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Designing the Website

Claudio Guglieri walks you through the process of designing a website layout from start to finish.

"When approaching the topic of designing a website layout, I thought about common mistakes I have seen in my years designing, especially with interns and new designers fresh from web design training.

Within this short list of steps to the perfect website layout, I aim to cover what I believe every new website builder working within a digital agency should know and do before starting a new project, and what they should pay attention to during the process."

Claudio Guglieri walks you through the process of designing a...
01. Put your thoughts on paper first
This seems very obvious but I've found too often that designers jump straight into Photoshop before giving any thought to the problem they are trying to solve. Design is about solving problems and those problems can't be resolved through gradients or shadows but through a good layout and a clear hierarchy. Think about the content, the layout and the functionality before starting to drop shadows.
01. Put your thoughts on paper first
Very initial sketches of an illustration series about cities around the world
An example of a 978 Grid with a 10px baseline
02. Start sketching a top level framework
When I'm asked to create a look and feel for a project, the first thing I do is come-up with a top level framework that solves all the design problems. The framework is the UI that surrounds the content and helps to perform actions and navigate through it. It includes the navigation and components like sidebars and bottom bars. If you approach your design from this perspective you will have a clear understanding of what your layout needs will be when designing sections beyond the homepage.
02. Start sketching a top level framework
Sketching a basic wires will help you to resolve UX problems and to structure the layout
03. Add a grid to your PSD
It's as simple as it sounds. Before starting to design anything in Photoshop you need a proper grid to start with. There are no valid excuses for starting without a grid, and yes if you don't, I can assure in one way or another, the design won't look as good. A grid will help you to structure the layout of the different sections; it will guide you through the specific screen size requirements, and help you to create responsive templates, to be consistent in terms of spacing as well as many other design issues.
03. Add a grid to your PSD
04. Choose your typography
Exploring different typefaces and colours is part of the discovery phase of a project. I would recommend not using more than two different typefaces in a website but it really depends on its nature you could use more or less. Overall choose a font that is easy to read for long amount of text and be more playful with titles and call to actions. Don't be afraid of using big fonts and overall be playful and consistent when using typography.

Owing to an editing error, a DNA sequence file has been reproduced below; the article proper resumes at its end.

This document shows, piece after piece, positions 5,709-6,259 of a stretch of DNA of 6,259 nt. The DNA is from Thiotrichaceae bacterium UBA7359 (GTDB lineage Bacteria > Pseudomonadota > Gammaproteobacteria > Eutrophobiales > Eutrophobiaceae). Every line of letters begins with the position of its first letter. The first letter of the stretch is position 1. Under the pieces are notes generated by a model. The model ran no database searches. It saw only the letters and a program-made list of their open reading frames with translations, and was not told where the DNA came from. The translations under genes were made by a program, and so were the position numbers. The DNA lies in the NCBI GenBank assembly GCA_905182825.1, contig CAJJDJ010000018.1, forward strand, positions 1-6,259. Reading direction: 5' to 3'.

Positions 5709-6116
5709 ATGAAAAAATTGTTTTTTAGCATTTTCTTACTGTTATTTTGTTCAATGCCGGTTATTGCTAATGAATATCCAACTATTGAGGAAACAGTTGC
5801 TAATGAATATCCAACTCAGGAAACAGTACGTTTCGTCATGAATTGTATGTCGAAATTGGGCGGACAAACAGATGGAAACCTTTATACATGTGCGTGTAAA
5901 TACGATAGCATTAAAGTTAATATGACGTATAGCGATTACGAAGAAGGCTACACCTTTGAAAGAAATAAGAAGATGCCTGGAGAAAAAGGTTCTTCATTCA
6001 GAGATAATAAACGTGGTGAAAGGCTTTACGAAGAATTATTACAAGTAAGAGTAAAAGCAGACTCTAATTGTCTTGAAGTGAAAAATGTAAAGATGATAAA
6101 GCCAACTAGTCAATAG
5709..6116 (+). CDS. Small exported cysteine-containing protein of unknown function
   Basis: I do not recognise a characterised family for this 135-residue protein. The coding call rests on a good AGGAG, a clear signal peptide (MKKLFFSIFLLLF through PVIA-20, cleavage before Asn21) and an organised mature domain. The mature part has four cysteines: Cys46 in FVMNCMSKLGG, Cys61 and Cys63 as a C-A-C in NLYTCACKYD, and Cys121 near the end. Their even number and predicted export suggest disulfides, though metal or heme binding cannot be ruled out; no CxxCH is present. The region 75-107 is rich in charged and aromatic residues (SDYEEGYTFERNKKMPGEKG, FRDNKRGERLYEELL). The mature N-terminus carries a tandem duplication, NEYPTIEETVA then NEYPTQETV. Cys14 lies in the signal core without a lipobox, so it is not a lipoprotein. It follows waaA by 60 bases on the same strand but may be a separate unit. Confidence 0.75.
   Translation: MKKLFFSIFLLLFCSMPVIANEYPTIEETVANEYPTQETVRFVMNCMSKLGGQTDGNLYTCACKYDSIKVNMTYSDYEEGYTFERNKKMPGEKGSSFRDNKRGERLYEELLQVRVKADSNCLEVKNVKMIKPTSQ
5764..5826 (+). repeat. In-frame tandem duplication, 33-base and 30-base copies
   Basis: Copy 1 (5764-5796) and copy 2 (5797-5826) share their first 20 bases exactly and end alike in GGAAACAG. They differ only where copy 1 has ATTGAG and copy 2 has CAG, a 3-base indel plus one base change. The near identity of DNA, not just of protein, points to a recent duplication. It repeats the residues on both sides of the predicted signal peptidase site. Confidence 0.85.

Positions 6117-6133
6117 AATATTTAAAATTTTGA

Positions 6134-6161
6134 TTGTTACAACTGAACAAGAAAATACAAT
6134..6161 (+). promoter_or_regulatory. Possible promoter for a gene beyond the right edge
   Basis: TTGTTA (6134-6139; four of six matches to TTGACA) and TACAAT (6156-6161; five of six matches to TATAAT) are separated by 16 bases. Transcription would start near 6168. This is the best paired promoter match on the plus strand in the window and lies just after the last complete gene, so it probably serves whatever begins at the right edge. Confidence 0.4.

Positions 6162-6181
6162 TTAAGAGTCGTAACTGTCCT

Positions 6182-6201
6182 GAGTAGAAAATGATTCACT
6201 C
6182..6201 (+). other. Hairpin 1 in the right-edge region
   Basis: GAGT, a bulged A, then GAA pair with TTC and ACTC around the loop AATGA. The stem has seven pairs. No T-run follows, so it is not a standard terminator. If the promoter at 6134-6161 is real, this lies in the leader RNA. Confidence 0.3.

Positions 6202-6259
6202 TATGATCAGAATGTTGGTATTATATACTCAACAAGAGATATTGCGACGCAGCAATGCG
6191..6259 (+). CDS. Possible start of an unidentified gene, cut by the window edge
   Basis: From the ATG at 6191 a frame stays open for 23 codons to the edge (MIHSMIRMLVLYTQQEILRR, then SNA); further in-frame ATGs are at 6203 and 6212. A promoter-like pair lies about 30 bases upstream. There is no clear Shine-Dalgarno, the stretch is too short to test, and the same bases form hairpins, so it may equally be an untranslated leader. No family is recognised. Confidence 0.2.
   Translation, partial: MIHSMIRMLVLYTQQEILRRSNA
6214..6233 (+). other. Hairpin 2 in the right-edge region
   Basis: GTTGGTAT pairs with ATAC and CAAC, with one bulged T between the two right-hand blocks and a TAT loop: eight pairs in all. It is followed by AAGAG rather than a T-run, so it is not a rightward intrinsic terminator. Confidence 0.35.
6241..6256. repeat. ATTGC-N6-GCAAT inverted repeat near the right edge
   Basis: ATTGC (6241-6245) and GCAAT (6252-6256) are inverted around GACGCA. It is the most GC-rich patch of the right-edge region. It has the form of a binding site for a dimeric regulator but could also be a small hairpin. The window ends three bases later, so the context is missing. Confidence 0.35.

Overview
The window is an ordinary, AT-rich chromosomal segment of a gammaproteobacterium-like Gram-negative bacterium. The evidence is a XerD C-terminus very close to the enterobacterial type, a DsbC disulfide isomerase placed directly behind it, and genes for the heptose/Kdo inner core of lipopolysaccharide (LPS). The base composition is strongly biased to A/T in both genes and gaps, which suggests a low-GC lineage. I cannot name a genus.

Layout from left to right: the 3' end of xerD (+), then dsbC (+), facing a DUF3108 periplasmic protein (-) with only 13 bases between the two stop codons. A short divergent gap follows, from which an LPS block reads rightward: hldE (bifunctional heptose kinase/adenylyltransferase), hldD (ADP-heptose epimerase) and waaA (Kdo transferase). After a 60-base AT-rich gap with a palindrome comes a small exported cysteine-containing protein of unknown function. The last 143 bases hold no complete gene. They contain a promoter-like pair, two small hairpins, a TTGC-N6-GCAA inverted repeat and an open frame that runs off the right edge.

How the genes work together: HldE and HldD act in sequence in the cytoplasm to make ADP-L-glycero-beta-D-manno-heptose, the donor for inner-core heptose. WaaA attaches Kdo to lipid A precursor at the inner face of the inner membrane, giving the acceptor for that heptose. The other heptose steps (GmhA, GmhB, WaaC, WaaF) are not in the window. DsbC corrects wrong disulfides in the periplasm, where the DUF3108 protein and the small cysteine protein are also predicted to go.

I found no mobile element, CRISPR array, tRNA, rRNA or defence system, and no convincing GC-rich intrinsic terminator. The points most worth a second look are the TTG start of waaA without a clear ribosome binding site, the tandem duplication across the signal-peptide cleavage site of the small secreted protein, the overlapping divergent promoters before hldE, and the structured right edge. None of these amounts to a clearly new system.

04. Choose your typography
A general rule of thumb is to use no more than two different typefaces in a website layout
05. Select your colour theme
Throughout the process of choosing a set of typefaces to use you should start exploring what colours you will use in the UI, backgrounds, and text. In terms of colours I recommend using a limited set of colours and tones for the general user interface. It's important to apply those consistently across the UI depending on the element's functionality. Think about the layout of sites like Facebook, Twitter, Quora, and Vimeo. Besides the UI there shouldn't be any colour restriction for illustrations or graphic details as long as they don't interfere with the functionality of the components.
05. Select your colour theme
Use a limited set of colours and tones to guard against visual overload
06. Divide the layout
Each section in your site needs to tell a story. It needs a reason and a final outcome for the user. The layout needs to help the content highlighting what are the most important pieces in that story. In reality there shouldn't be too many call outs on a page so everything should drive to that final "What can I do here". Think about the most simple layout you can imagine for a simple purpose and start adding components that are necessary. At the end you'll be surprise how hard is to keep it simple.
06. Divide the layout
The simpler the structure of the site, the easier it is for users to navigate
07. Rethink the established
As designers we shape the way users browse the internet, it's up to us to decide how many steps a simple action will take and how efficient our site will be. Design patterns and conventions are there because they work but sometimes they are there because no one spent enough time evaluating them or rethinking them. It's important to rethink the established interactive patterns on any component and to see how we can improve them.
07. Rethink the established